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News Article

Cash is still the most popular way to pay - but for how long?

Published 30 May 2013 by

There has been lots of talk of cash dying out over the next few years, but it's still the most popular way to pay, according to the British Retail Consortium (BRC).

Cash still accounts for around 54% of all transactions in the UK, suggesting that many people still appreciate the freedom and security it brings compared with card payments.

Debit cards also remain popular, accounting for 30% of transactions, while credit and charge cards account for almost 11%.

But while debit card transactions grew by 3.2% in the last year, spending with cash actually fell by 6.7%.

And alternative methods of payment are growing. Online payments (e.g. PayPal) now account for 5% of total transactions, while money-off coupons have also become more popular.

Helen Dickinson, Director General of the British Retail Consortium, said: "New ways to pay and new ways to shop are shaping the retail landscape like never before. Changing customer preferences are driving the increase in debit card use - they're helping people to manage their money better and are a natural fit for online shopping and self-service checkouts.

"Cash is still the most popular way to pay, but our survey shows how rapidly alternative and emerging methods are gaining ground [...]. These methods will be the ‘ones to watch' in the future."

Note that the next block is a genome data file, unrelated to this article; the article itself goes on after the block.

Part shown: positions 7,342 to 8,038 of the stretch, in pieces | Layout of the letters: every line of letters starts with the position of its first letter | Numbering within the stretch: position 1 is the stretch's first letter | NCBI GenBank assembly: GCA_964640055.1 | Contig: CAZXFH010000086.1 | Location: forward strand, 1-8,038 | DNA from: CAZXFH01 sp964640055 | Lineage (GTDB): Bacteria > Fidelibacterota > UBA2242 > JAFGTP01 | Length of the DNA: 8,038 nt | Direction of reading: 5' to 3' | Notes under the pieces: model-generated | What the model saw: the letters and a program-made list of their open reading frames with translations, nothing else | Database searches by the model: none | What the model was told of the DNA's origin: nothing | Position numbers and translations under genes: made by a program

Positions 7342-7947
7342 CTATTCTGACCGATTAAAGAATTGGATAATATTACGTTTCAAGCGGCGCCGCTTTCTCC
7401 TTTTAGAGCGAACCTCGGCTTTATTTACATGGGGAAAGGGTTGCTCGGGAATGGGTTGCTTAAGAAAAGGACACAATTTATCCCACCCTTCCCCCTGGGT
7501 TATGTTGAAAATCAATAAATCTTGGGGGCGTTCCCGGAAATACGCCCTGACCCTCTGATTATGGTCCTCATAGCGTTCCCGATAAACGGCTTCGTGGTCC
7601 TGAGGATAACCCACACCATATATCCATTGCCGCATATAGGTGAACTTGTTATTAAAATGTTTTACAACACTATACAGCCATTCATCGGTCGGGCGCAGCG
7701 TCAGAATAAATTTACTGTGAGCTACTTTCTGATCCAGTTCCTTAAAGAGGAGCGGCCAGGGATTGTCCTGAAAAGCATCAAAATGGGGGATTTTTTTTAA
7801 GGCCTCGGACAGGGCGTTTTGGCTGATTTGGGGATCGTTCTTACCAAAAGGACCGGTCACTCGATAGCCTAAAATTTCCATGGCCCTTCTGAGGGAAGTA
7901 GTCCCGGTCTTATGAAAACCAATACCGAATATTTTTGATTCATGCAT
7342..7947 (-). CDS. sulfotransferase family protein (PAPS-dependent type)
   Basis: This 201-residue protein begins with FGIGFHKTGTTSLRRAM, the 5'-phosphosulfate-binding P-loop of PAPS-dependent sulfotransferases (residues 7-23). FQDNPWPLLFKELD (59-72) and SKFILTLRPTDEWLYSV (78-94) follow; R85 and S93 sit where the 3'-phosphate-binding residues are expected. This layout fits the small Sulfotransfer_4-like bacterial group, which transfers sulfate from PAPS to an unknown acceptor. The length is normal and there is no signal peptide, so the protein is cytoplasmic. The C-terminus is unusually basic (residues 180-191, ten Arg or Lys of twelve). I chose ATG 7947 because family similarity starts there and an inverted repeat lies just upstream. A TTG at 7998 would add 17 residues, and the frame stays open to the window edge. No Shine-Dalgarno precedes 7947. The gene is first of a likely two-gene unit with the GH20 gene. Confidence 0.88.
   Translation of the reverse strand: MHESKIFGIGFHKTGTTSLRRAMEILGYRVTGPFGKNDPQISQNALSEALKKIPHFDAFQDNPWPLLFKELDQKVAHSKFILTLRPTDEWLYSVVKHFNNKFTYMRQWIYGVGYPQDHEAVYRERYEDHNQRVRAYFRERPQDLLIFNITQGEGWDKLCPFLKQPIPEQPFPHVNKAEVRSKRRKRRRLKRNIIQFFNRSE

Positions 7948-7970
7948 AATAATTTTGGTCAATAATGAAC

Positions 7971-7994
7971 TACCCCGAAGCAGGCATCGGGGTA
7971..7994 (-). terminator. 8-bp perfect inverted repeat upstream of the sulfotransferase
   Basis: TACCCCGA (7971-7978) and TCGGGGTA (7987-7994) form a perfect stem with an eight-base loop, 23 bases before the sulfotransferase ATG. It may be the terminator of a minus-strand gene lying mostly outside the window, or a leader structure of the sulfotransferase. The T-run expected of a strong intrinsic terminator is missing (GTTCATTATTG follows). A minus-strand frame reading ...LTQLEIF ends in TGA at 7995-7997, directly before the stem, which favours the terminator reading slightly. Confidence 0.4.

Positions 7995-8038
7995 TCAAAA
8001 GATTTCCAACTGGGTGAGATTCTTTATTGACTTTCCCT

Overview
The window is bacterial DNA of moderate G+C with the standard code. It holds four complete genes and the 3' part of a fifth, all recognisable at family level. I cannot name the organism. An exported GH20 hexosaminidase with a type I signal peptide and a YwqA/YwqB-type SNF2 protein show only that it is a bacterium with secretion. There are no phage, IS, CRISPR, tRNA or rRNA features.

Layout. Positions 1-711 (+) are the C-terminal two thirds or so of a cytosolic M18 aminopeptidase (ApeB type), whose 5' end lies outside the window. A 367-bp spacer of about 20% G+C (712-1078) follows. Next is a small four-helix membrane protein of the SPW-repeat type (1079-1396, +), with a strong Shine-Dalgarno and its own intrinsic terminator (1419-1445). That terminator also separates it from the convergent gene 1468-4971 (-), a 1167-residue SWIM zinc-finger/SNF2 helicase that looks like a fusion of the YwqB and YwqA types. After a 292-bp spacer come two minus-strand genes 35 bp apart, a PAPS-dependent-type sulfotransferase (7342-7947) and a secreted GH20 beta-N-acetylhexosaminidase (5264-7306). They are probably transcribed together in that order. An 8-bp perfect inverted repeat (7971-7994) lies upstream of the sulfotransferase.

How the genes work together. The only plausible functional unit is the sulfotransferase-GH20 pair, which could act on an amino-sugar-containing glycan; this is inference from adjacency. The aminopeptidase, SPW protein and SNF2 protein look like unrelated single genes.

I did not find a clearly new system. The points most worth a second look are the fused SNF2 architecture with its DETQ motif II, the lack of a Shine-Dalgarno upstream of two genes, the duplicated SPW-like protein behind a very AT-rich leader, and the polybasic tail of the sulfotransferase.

How will we pay for things in the future?

Debit cards are arguably the most useful method of payment - making easy work of big purchases like your weekly shop, clothes or a new laptop.

But many people still prefer cash, especially when it comes to smaller purchases like a quick coffee or a newspaper.

And it's recently become even easier for some account holders to get their cash - with some banks letting customers withdraw cash via a six-digit code, sent to them via smartphone app.

Many experts believe we'll live in a 'cashless' society before too long - with all payments made by card or mobile phone. But with cash still representing more than half of purchases in the UK, it could be a while yet before people are ready to do away with cash altogether.

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